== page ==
Meals on Wheels is a name familiar to Australians and is at the heart of many communities. It represents helping hands, teamwork and looking out for each other. It is all about people in the community joining forces to help others.
Whilst age and disability may reduce some people’s capacity to get out and about, Meals on Wheels help make it possible for them to stay in their homes, where most are happiest, and maintain their independence. Delivery of nutritious meals, social interaction and a friendly check of a client’s wellbeing by Meals on Wheels volunteers can help people live the lives they choose.
From its inception over 60 years ago, Meals on Wheels has grown to become a driving force of care in the community. In the course of a year, over 14.8 million meals are delivered by more than 78,700 volunteers to about 53,000 recipients Australia wide in cities, regional and rural areas. Of these, about 4.5 million meals are delivered by 35,000 volunteers in NSW each year.
The changing face of Meals on Wheels reflects how the organisation is responding and adapting to the changing face of the community. The multicultural nature of society is echoed in the food, faces and friendships that typify Meals on Wheels.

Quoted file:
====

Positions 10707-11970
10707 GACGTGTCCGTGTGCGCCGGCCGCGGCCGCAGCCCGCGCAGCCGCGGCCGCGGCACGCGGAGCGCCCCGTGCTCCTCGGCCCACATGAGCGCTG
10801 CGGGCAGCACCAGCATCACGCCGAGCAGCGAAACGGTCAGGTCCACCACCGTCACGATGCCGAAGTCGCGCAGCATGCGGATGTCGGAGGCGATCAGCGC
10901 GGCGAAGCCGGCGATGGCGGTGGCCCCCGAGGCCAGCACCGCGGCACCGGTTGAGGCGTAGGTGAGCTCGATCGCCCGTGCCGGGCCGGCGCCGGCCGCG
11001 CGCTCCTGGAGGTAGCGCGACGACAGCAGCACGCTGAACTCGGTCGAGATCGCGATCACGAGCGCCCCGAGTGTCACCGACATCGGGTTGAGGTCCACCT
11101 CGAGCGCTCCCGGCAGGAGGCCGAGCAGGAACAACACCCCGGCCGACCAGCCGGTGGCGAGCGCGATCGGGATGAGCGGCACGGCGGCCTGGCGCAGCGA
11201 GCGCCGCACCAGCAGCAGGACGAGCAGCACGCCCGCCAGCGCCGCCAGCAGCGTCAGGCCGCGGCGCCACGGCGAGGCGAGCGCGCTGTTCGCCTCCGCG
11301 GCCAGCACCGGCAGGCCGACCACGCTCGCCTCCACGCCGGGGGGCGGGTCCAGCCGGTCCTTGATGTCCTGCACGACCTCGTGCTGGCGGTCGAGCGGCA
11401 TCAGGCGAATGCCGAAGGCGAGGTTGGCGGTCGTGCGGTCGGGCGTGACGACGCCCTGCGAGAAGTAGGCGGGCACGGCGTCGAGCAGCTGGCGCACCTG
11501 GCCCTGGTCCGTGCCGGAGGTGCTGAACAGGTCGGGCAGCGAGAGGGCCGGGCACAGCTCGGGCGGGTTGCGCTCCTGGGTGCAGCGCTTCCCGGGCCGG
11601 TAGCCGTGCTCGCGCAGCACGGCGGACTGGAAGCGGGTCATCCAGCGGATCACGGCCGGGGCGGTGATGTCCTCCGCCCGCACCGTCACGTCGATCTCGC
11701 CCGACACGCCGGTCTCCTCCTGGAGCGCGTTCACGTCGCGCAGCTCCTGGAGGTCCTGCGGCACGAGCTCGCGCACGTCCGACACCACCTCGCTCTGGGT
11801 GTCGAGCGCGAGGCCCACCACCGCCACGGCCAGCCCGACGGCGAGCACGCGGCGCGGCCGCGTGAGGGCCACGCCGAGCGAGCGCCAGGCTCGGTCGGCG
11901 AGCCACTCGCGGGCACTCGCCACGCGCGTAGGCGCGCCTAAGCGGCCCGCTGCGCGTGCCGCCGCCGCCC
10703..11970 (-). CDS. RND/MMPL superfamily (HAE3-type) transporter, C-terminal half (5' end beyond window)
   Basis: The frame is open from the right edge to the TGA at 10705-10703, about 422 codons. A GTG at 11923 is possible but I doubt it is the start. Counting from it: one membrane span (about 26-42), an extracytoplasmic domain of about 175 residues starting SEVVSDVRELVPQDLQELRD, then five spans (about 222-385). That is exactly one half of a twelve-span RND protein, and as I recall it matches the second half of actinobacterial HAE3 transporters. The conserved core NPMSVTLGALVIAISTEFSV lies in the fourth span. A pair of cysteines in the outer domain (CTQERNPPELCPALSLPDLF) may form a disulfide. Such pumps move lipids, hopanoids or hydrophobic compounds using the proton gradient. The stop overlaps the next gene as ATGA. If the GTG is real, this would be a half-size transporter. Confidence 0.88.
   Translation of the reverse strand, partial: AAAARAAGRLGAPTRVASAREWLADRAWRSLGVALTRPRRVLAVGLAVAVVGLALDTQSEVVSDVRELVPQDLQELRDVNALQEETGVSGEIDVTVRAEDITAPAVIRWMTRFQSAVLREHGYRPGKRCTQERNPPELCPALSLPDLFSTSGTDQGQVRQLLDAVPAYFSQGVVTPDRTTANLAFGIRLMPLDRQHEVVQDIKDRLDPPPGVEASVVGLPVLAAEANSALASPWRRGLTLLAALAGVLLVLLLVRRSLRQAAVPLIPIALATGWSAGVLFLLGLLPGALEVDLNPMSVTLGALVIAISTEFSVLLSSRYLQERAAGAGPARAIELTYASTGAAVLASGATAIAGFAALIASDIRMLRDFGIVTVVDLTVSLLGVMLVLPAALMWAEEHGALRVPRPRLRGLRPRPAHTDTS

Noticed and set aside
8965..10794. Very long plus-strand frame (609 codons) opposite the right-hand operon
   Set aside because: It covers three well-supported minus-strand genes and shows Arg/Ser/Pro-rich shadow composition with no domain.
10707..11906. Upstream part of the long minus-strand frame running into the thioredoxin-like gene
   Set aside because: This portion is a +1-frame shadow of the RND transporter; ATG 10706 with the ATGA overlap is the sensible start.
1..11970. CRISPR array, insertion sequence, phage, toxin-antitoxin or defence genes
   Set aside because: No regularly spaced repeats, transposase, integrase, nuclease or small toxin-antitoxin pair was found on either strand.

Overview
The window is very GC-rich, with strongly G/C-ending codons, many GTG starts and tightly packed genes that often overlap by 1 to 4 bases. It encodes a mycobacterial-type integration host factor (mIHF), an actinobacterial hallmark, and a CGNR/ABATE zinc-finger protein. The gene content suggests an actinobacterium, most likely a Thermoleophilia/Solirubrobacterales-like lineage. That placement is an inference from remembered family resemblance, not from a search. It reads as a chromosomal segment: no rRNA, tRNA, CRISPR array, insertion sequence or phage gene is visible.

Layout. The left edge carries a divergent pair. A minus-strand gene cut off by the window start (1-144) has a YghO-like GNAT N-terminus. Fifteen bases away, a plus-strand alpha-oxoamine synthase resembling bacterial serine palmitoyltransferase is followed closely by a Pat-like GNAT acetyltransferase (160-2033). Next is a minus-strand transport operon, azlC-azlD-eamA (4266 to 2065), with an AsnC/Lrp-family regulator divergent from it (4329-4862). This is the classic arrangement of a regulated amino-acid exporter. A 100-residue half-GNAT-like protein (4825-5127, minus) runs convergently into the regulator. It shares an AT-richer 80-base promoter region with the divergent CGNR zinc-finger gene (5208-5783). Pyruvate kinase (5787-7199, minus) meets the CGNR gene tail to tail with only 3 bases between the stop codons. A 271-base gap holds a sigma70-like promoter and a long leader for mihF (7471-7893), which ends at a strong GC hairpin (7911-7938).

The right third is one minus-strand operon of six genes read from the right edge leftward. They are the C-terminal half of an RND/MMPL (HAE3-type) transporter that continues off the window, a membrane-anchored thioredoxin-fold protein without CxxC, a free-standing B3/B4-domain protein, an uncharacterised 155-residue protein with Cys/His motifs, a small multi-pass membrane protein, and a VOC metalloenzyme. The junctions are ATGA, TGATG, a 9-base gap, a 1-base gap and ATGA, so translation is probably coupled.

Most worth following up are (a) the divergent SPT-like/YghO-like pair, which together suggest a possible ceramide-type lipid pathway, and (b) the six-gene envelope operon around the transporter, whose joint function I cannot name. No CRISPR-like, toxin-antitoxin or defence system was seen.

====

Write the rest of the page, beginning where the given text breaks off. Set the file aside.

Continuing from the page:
While the tradition and values of Meals on Wheels remain true to its origins, a focus on engaging people of all ages from all walks of life is unfolding and bringing renewed energy, ideas and vision to help the organisation continue to provide a vital service and meet the needs of the community.
More than just a meal
Meals on Wheels has had a place in the hearts and homes of Australians for now 60 years. Helping the frail older people and younger people with disabilities and their carers stay in their homes where most are happiest is at the heart of the matter.
Every day a friendly smile, a chat about the weather, a nutritious meal and knowing someone will drop by to say hello, changes the lives of many Australians and it's not just the clients who value this contact. Ask any of the 35,000 NSW volunteers and they will tell you reaching out and making a difference in somebody else's day, makes their day.
Independence is something we all value and to have that taken away through not being able to go to the shops for groceries or to cook regular meals, should not be an obstacle to autonomy.
A fact sheet and information package is available below, but please contact us
if you would like to know more.